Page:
To escape GambetDC, some frustrated sports gamblers head to Virginia

“I can practice and I can bet,” Steve Cimino told his wife as he set out to cycle to Virginia. “Everybody wins.” (Craig Hudson for The Washington Post)


Like many city dwellers, Steve Cimino does not own a car. So in early 2021, when Virginia launched online sports gambling, a Northeast Washington writer came up with a plan. On Saturdays, he might chart a 15-mile bike ride that would take him across the river to Arlington. When he crossed the state border, he would stop the bicycle – he often stops to sit on the same ledge just off the bike path, right in front of the Air Force Association headquarters building — he bets on his phone and then goes home.

“I can practice and I can bet,” Cimino told his wife. “Everybody wins.”

Cimino is not alone in his journeys across the river. Despite mobile sports gambling being legal in the District, many D.C. players are drawn to Virginia and its far more robust options, driven across the Potomac River largely out of frustration with D.C.’s operations. They park their cars on Virginia roads, schedule visits with friends from the suburbs, study college football articles before heading to the airport – all for what they consider an easier and more enjoyable gambling experience.

“It’s on Sunday [second] nature to drive across the line now and be back in time for the 1 o’clock games,” said Mike Callow, a radio producer who works in Northwest Washington. Callow often pulls into empty parking lots just over the Virginia state line to place bets.

After the Supreme Court ruled in 2018 that states could establish their own sports gambling laws, D.C. became the first jurisdiction in the Washington area to act, launching its online operation in May 2020, eight months before Virginia. But the D.C. Council decided to award the $215 million no-bid contract to gaming company Intralot. The resulting platform, GambetDC, is operated by DC Lottery.

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In the emerging world of mobile sports gambling, such a monopoly is rare. Most states that allow mobile sports gambling have approved multiple big-name competitors such as DraftKings, Caesars and FanDuel, all of which are offered in Virginia. (The apps require geolocation checks to verify users are in a permitted jurisdiction.) With Maryland set to launch its own mobile operation in the coming weeks — and with 10 operators already signed up to offer mobile betting in Maryland — DC’s only-show approach in the city will soon be surrounded by stable competitors who will offer better promotions and more valued applications.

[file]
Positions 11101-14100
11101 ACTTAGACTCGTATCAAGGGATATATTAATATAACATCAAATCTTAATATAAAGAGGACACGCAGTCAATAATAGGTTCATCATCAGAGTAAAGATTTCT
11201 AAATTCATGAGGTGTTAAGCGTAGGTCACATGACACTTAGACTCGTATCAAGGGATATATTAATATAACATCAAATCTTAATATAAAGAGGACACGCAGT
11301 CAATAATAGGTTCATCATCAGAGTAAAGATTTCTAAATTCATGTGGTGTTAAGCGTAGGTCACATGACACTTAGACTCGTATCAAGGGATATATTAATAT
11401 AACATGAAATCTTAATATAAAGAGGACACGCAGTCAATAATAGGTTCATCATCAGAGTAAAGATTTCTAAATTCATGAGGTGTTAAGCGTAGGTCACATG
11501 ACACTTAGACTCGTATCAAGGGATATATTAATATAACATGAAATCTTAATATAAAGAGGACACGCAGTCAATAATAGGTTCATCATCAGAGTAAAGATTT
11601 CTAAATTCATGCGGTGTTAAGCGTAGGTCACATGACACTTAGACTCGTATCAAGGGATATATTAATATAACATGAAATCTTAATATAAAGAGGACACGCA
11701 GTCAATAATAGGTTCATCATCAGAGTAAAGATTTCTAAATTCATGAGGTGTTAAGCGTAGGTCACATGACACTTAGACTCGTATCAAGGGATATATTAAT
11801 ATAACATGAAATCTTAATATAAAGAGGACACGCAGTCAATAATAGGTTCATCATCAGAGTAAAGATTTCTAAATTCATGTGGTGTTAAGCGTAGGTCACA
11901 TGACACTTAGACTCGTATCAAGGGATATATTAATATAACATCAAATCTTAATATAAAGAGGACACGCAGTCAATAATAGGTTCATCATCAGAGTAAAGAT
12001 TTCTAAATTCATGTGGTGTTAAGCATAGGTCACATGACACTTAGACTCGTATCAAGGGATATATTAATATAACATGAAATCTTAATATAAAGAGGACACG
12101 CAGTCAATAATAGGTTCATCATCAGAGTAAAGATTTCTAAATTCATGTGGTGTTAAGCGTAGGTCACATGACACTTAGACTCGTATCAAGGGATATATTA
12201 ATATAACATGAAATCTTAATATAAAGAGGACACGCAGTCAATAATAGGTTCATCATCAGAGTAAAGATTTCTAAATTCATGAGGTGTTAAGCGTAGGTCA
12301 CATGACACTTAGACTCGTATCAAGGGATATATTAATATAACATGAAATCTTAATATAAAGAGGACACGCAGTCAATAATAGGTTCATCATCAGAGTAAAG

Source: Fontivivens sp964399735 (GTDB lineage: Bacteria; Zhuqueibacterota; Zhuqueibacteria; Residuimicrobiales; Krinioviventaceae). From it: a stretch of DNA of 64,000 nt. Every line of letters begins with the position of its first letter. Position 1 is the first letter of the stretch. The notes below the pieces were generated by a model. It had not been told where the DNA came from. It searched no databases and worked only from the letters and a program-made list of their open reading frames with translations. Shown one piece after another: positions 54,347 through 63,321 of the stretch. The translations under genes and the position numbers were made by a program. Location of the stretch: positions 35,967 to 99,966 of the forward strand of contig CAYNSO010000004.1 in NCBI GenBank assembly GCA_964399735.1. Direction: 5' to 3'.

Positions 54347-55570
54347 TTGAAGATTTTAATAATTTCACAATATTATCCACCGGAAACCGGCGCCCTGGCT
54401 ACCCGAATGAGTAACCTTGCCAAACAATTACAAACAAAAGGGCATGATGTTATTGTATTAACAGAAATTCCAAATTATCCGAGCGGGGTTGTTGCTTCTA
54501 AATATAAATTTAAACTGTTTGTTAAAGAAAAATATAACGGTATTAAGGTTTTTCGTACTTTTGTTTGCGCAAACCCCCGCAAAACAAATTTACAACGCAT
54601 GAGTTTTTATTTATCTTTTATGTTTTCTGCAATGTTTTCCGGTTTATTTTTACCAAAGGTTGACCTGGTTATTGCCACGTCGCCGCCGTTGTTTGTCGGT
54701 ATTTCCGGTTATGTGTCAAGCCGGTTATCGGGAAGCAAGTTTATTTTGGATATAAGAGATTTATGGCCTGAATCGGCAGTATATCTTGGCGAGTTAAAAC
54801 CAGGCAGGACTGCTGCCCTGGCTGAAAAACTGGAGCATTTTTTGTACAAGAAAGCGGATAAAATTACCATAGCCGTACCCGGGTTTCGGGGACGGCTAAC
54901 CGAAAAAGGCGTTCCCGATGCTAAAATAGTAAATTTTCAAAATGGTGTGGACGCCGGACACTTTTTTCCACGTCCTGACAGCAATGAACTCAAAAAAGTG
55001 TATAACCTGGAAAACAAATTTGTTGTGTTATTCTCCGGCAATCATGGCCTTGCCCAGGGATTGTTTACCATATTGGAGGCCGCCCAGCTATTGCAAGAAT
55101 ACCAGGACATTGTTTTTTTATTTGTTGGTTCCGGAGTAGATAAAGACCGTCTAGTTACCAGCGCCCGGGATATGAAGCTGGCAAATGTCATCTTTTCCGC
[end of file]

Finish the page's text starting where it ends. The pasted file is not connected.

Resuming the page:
Cimino remembers reading about DC’s imminent launch and feeling a deep sense of skepticism. When the time came and he launched the Gambet app, he felt justified in his mistrust.

“All fears seemed to have come true,” Cimino said. “It’s a stupid, unfinished, unfinished app that we were all supposed to love just because we love gambling.”

Cimino’s reaction was typical and soon a chorus of critics clouded the work of the city. Users expressed dissatisfaction with the details, both aesthetic and overall. They claimed the user interface was poor, the geo-restrictions were confusing – mobile gambling was not allowed in parts of the District – and the odds themselves were inferior to those offered by other outlets.

“The app was rubbish — it’s still rubbish — and the actual lines? Oh my God, I took one look at it and said ‘no, I’m not betting on this thing,’” Callow said.

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GambetDC was projected to generate more than $20 million annually for the city, but has yet to come close to that, as the pandemic also affected its rollout. In fact, documents submitted to the city council in March 2022 showed that the operation was actually charge city ​​4 million dollars in the first year, mainly due to marketing costs. Critics pointed to that red number as proof that the venture was doomed.